are properly commenced only in the Court of International Trade and not in a district court.
H.R. Rep. 96-1235, 96th Cong., 2d Sess., reprinted in 1980 U.S. Code Cong. & Admin. News 3729, at 3745.
A reading of the FTZ Act demonstrates that at the very least the business of FTZs falls within (i), (1), (2) and (4). The FTZ Act is directly concerned with regulating duties, in part through the special zones established in the areas of larger ports. It should also be noted that the FTZ Act is of little guidance if one seeks to determine governing standards for grants to new FTZs, particularly those that may have competitive consequences. This is largely a matter of expert administration and is within CIT's reviewing authority, subject to appeal to the Court of Appeals for the Federal Circuit, except as to revocation.
If this Court were to accept continuing jurisdiction based on the Administrative Procedure Act it would hold, in effect, that two Article III courts whose decisions are subject to appellate review by different appellate courts were intended to have concurrent jurisdiction to review the FTZ Board as to many FTZ activities, since any challenge to the grant of an FTZ may have procedural, factual or purely legal aspects, depending on the facts and circumstances. While there is no provision explicitly justifying review of any grant, if there is jurisdiction anywhere surely it is not in this Court since many aspects of such a review fall exclusively to CIT.
The Court is satisfied that the jurisdictional requirements reviewed above placed review of revocation in the appropriate Court of Appeals, in this case the Eleventh Circuit. Revocation differs from grants. Standards for revocation, constitutional and otherwise, have been well developed over the years. But since promotion of international trade is but a precatory objective and FTZs are concerned with shifting tariffs, duties and import conditions, all other review of the Board's actions were intended to be exclusively in CIT, a specialized court. It is for that Court to define the scope of its jurisdiction over FTZ grants, not this U.S. District Court.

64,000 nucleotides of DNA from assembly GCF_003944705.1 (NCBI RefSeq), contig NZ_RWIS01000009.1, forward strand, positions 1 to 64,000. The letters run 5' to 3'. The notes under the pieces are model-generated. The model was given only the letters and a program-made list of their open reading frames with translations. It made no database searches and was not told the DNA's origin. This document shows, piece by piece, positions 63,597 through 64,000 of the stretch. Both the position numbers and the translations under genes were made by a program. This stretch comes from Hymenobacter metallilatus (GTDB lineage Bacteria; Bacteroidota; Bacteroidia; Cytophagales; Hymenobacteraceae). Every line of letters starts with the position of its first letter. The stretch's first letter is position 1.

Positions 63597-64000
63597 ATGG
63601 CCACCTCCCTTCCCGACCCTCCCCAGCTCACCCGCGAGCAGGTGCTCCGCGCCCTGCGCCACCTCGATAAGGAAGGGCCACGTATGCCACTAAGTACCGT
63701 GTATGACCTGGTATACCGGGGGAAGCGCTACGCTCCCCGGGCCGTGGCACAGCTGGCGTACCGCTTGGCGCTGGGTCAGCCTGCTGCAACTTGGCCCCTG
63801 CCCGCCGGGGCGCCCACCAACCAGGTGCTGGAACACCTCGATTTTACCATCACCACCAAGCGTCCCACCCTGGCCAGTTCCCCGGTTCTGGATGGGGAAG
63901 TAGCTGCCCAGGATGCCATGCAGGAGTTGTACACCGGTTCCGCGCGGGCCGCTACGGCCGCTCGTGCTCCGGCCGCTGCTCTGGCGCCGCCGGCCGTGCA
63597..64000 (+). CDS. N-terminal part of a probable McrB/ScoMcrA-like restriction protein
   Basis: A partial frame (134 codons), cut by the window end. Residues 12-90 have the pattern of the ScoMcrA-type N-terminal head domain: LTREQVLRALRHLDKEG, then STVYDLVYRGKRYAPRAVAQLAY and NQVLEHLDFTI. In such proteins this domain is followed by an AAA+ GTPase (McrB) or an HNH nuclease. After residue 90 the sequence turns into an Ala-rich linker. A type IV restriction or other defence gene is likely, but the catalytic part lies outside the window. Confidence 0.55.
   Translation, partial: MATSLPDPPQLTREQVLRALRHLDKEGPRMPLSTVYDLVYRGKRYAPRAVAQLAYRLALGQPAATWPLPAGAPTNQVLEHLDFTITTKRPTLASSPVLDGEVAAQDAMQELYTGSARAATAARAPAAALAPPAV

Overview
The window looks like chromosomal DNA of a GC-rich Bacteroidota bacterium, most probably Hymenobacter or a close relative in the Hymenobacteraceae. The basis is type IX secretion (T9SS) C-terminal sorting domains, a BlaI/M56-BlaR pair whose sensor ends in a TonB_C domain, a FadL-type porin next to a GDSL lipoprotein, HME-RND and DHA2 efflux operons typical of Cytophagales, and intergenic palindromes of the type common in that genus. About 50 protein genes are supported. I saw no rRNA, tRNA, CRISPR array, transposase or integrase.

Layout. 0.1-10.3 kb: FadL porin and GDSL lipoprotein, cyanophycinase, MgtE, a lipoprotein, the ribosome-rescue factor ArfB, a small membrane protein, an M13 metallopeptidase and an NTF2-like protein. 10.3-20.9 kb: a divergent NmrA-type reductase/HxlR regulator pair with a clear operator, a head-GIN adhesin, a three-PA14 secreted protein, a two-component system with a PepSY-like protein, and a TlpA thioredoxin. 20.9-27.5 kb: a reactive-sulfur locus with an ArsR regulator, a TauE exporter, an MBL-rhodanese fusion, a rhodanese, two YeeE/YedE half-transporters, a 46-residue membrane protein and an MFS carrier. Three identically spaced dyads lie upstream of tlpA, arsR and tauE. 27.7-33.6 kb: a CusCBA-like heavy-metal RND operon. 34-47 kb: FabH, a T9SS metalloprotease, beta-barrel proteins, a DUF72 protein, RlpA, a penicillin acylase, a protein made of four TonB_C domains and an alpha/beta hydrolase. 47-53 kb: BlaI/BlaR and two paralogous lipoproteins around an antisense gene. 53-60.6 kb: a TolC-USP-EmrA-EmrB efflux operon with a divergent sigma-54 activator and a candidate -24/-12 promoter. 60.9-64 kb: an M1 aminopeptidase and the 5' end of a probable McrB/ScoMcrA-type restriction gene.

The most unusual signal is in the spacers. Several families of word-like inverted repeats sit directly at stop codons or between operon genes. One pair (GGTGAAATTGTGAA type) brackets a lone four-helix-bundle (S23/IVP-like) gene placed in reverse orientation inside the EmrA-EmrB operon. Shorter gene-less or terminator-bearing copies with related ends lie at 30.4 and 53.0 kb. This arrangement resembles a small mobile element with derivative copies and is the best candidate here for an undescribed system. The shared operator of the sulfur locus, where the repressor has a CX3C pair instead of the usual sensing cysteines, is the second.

It can be persuasively argued that if a district court has jurisdiction, this case must be transferred to the Eleventh Circuit. See Supplemental Brief filed by defendant. But this Court is qualified to determine its jurisdiction under 5 U.S.C. § 702 and venue exists under 28 U.S.C. § 1391. Standing has been accepted because plaintiff is regulated by the Board, its injury is not unduly speculative and the issue required prompt resolution for the speedy and fair administration of justice.
The complaint is dismissed, without prejudice, for lack of jurisdiction. An appropriate Order is filed herewith.
October 8, 1992.
Gerhard A. Gesell
UNITED STATES DISTRICT JUDGE
EDITOR'S NOTE: The following court-provided text does not appear at this cite in 803 F. Supp. 442.
ORDER - October 8, 1992, Filed
For the reasons stated in the accompanying Memorandum, it is hereby
ORDERED that defendant's motion to dismiss is granted; and it is further
ORDERED that the complaint is dismissed without prejudice.
Gerhard A. Gesell
UNITED STATES DISTRICT
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